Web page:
Volvo Cars’ engine factory in Skövde, Sweden, has become the company’s first climate-neutral manufacturing plant, having switched to renewable heating as of 1 January 2018.
Skövde is the first plant in Volvo Cars’ global manufacturing network to reach this status, which marks a significant step towards the company’s vision of having climate-neutral global manufacturing operations by 2025. Skövde also becomes one of only a few climate-neutral automotive plants in Europe.
“Improving energy efficiency is our first priority and then, for the energy we need to use, we aim for supplies generated from renewable sources,” said Javier Varela, Senior Vice President of Manufacturing and Logistics at Volvo Cars. “The Skövde plant achievement is an important addition to our broader efforts in minimising our environmental footprint. We are pleased to be a leader within the automotive industry in the move towards climate-neutral manufacturing.”
A new agreement between Volvo Cars and the local provider ensures that all heating supplied to the Skövde plant is generated from waste incineration, biomass and recycled bio-fuels. Since 2008, along with the company’s other European plants, its Skövde site’s electricity supply already comes from renewable sources.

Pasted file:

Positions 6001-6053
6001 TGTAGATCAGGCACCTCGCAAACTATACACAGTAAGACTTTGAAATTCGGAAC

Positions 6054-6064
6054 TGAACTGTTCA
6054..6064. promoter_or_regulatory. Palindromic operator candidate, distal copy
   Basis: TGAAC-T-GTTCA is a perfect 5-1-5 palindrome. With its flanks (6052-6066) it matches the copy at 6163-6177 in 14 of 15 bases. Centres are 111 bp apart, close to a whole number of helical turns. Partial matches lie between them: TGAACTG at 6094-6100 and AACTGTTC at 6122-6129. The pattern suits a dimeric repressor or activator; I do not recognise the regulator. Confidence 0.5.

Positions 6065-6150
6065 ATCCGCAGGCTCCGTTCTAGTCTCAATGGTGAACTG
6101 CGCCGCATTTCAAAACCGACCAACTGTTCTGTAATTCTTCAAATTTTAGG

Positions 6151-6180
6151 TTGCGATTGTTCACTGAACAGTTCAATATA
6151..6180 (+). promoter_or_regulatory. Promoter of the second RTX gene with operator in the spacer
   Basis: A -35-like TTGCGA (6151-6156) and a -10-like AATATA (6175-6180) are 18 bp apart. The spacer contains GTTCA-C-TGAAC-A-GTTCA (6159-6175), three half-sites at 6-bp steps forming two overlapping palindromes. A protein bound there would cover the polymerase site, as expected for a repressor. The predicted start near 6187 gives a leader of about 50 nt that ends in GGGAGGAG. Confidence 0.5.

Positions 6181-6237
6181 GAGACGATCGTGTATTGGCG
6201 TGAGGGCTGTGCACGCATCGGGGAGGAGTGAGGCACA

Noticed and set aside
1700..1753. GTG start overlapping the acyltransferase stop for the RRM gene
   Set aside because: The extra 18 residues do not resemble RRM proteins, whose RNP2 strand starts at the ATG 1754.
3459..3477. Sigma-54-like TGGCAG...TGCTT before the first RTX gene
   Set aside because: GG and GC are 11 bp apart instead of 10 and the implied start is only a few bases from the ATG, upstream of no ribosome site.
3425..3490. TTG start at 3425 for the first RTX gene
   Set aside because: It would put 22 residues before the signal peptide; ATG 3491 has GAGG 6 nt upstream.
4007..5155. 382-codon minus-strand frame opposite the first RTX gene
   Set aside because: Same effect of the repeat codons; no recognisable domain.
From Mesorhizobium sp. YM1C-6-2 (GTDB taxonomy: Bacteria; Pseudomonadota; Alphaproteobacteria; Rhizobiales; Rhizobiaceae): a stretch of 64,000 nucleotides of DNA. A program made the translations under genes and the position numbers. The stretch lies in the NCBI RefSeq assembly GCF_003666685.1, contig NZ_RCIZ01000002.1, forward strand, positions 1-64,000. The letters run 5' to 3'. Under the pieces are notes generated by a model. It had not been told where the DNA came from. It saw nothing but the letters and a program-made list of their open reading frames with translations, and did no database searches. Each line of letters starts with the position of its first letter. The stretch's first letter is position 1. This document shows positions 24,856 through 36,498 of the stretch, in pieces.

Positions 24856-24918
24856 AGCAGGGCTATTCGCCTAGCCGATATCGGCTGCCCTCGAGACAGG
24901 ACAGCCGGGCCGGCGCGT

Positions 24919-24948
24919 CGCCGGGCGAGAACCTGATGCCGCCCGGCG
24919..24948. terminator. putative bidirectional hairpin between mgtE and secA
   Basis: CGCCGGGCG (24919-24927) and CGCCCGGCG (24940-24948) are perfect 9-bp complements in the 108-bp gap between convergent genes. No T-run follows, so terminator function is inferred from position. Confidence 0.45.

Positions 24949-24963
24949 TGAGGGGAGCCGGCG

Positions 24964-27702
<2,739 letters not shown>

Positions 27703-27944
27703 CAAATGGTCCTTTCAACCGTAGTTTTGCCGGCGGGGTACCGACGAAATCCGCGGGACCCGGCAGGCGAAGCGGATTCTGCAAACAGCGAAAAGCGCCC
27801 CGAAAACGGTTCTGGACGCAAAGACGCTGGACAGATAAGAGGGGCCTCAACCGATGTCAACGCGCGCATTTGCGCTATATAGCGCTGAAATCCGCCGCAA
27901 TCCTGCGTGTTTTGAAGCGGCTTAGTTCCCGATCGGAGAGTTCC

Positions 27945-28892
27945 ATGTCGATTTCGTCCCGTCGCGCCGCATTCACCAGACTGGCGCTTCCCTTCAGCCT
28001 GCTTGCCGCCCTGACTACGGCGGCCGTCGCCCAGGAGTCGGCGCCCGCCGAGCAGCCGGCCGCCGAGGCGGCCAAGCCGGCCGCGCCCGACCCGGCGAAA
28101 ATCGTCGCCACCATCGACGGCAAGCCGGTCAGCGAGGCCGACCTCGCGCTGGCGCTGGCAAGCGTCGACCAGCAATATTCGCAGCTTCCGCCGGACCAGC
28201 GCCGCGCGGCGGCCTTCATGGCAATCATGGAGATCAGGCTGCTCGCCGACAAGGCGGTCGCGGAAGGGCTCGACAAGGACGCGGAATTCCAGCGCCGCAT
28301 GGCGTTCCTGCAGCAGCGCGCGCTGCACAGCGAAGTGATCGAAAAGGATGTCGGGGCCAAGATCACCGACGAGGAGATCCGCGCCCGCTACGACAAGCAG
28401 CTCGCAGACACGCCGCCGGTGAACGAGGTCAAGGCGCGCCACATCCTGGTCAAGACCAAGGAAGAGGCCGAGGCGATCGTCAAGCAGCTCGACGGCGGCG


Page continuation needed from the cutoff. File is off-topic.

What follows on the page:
“This is a proud moment both for the Skövde plant and for Volvo Cars,” said Stuart Templar, Director for Sustainability. “Environmental care is one of our core values. Along with our plan to electrify all new Volvo cars launched from 2019, climate-neutral manufacturing operations will significantly reduce our overall carbon footprint, supporting global efforts to tackle climate change.”
Volvo Cars is constantly looking at innovative ways to move towards its 2025 vision. For example, in 2016, the production plant in Ghent, Belgium, introduced a district heating system that reduced carbon emissions by 40 per cent, saving 15,000 tonnes of CO2 per year.
“We will continue to work actively with our energy suppliers in all regions to secure further access to renewable energy for our manufacturing plants,” said Javier Varela.